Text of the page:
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What would you do

(6 Posts)
youngatheart1 Thu 16-Oct-14 15:43:54

Hi, Both my inlaws struggle a bit with mobility FIL has diabetes and really swollen legs, MIL has parkinsons, which I am sorry to say she plays on, harsh but the truth, they are both very difficult to deal with. My DH took away the keys to their car last Xmas as FIL was unable to control the brake, clutch etc and was always leaving the handbrake off or bashing into cars and driving off. MIL went mad as she wants to go out every day, they are getting used to no car now and do go out to pubs etc using taxi's, but refuse to go food shopping, it is boring and I therefore have to collect a list weekly and order an online shop for them, as they refuse to do this either. FIL is really hit and miss with his insulin, MIL is always moaning he sleeps alot and the GP/Nurses have told him it is because he is not controlling his sugar level, therein lies the problem, every single week without fail the order contains sugar, butter, cream, 3 cakes, 3 packets of biscuits, 2-3 jars of jam, 2-3 packets of sweets, tins of fruit etc. At least half of their shop is sweet things, when I try to talk to them about it MIL say's why should I she go without. I have told them about reduced sugar etc but they are not interested. Last week I called around on the off chance and FIL has just come back in a taxi from Iceland, bearing in mind this was Tuesday and their shop was coming Thursday his bag contained, 3 packets of biscuits, large cake, sweets and trifles. When I asked him why he just looked and strugged his shoulders. Now when MIL complains about his sleeping we say you know the answer. Am I wrong to reduce the amount of biscuits etc each week, like today they will not get the sugar as I know they had a bag last week, I buy one for 3 of us once every 5 - 6 weeks. The trouble is I know they will get it elsewhere, I am wondering whether to tell them to get their own sweet stuff so I can't get cross when I see the list, if they had proper food I would not worry so much but the list today contained 2 chops, 2 chicken legs and bacon? No fresh fruit or anything, how do I deal with this, without losing my cool.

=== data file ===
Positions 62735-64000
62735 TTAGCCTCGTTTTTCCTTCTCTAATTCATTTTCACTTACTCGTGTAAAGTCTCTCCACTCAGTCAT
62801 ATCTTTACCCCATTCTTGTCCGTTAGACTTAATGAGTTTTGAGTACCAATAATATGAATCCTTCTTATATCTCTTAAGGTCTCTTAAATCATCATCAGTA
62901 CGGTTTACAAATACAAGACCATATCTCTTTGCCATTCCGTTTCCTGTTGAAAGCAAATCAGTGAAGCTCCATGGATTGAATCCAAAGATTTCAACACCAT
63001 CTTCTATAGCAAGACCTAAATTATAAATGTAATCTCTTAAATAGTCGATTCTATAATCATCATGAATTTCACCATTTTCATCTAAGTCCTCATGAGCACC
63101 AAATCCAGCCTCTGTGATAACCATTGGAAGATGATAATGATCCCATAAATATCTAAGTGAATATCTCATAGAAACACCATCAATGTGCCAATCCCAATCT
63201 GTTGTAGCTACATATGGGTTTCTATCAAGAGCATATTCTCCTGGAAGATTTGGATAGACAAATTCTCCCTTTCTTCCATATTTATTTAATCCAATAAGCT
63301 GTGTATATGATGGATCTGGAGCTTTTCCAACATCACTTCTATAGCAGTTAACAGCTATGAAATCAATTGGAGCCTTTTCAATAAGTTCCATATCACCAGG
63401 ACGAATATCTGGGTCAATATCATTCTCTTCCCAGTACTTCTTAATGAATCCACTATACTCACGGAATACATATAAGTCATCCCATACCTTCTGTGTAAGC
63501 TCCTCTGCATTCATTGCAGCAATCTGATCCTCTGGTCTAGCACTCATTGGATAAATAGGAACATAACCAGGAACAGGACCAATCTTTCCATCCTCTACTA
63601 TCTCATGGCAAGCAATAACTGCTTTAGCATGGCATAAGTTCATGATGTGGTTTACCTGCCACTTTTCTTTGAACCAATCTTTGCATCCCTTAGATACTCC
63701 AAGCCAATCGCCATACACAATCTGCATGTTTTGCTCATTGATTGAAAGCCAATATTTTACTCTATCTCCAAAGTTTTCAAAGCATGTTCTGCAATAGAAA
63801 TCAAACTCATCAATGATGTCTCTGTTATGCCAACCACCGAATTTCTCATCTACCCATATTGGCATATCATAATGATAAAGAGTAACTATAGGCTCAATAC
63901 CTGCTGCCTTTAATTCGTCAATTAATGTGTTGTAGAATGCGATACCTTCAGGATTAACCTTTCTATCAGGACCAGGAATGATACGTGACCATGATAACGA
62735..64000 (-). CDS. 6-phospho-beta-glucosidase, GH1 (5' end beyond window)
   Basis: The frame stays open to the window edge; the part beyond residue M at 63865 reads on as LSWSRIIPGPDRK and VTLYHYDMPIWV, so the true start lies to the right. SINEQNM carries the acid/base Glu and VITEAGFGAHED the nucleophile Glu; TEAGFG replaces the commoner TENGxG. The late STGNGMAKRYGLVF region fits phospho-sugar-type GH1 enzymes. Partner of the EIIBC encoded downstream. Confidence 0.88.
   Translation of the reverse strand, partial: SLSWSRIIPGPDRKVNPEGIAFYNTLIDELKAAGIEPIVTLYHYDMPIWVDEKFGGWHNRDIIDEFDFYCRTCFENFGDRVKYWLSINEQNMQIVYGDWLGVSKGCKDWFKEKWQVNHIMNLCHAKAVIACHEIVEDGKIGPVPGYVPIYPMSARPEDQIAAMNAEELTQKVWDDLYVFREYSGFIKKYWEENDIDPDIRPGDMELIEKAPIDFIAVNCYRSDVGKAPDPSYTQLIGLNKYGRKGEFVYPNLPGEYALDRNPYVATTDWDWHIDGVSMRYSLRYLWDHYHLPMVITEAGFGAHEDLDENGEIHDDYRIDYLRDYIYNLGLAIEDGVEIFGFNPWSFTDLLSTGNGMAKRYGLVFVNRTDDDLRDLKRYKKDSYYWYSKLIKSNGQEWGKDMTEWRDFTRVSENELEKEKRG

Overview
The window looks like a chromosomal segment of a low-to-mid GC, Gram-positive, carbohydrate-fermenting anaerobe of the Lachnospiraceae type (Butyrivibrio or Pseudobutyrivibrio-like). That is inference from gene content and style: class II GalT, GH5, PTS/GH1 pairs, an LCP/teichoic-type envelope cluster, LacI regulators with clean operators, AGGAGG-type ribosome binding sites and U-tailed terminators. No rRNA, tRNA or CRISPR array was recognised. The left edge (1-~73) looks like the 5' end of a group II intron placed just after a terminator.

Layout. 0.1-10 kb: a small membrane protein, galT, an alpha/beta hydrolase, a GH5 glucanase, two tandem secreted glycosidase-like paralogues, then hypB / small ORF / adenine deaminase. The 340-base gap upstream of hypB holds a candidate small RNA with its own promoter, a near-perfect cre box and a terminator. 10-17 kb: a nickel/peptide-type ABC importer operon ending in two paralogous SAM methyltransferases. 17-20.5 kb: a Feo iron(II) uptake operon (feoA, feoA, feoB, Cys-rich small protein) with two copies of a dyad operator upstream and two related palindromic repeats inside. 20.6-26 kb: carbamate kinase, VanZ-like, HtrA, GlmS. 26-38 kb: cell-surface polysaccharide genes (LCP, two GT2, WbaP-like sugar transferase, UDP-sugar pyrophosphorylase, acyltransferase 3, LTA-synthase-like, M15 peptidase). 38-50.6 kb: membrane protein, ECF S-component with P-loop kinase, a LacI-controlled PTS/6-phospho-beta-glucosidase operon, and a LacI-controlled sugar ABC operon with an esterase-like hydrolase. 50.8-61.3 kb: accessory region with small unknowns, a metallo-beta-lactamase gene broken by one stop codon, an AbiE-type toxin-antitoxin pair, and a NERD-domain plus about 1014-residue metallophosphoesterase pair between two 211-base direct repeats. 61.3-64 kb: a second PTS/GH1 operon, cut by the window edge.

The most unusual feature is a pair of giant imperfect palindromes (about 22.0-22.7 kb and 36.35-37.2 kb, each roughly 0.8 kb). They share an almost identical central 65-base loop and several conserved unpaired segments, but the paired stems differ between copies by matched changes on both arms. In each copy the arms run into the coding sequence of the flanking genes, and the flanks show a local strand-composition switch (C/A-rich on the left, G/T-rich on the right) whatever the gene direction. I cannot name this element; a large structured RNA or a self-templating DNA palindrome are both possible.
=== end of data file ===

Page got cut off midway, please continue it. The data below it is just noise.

twentyten Thu 16-Oct-14 21:53:17

That sounds really hard. Not sure what to suggest.... My dm is is very fond of m and s dinners - could you add other stuff?

Isoldeonetwo Mon 08-Dec-14 20:54:56

It's their lives- their choice , their addiction. They are adults Even if it kills them. Confronting them has little effect I've found . It just made it worse and made me stressed .

. I have a similar issue with my mother and her online shop which is done over the telephone usually at inopportune moment just after I've put the kids to bed . ( can't pin her to a regular slot or time ) it used to make me angry , it's irritating and now I'm just immune to it . The usual excuse is that her practically teetotal driving visiting by car friends drank all the booze that week If anything it made me realise the impact of what she has drunk her whole life . I'd chosen to ignore it till now or thought if exaggerated it in my head when I was younger .

Good luck . Put yourself in their shoes - would you take kindly to
Your source of " support" controlling how you ate and what you bought . You'd react angrily even though deep down you might concede they were right . In time you might need to get more artful for their sakes but for now I wouldn't

ginandtonicpleasee Mon 08-Dec-14 23:09:31

Having a similar problem here... my father has mental health issues and clearly has an eating disorder - he is 84 and 20 stone and eats all the time if given the chance. My mom is now in hospital after a fall so (as they live with me!) I have more of a chance of controlling his diet and he is definitely eating less crap as i am not buying it... but she will be home soon and be buying endless sugar (and sugar substitutes, she gets him a sugar substitute for his tea but adds sugar because he doesn't like the taste!!?.. Its a hard one. I always remember their doctor telling me as I tried to move them out of their rodent infested home that 'I might not like the decisions they made but it was still their right to make them' and she really had a point. At the end of the day ... it is their life... but its very hard to be on the sidelines watching xx

Isoldeonetwo Tue 09-Dec-14 00:09:04

I think I might quote that to my mum when push comes to shove g&t . It's really hard for me to be on the sidelines as she's fighting ( me) every step of the way to keep her life as it was before my father died .

At least your dh sorted the car op / that I agree with because it could impact on an innocent 3rd party . Luckily my mother is too scared to get behind the wheel again despite the 6 monthly can dh renew the car tax no I don't want to sorn it despite it sat there battery flat n all malarkey !

whataboutbob Tue 09-Dec-14 12:39:42

All health care professionals have to observe the dictum that if people have capacity, they may make unwise choices but it is their right to make them. Hence the GP's comments I guess ginandtonic. It is a lot harder to be Zen about it when it's your parents though... Sounds like your mother has been facilitating your Dad's disordered eating. Not easy, you have my sympathies. For years Dad ignored his health, then got heart disease and diabetes, which may well have led to his getting dementia. I am a dietitian and tried talking to him about diet, he'd just laugh it off.

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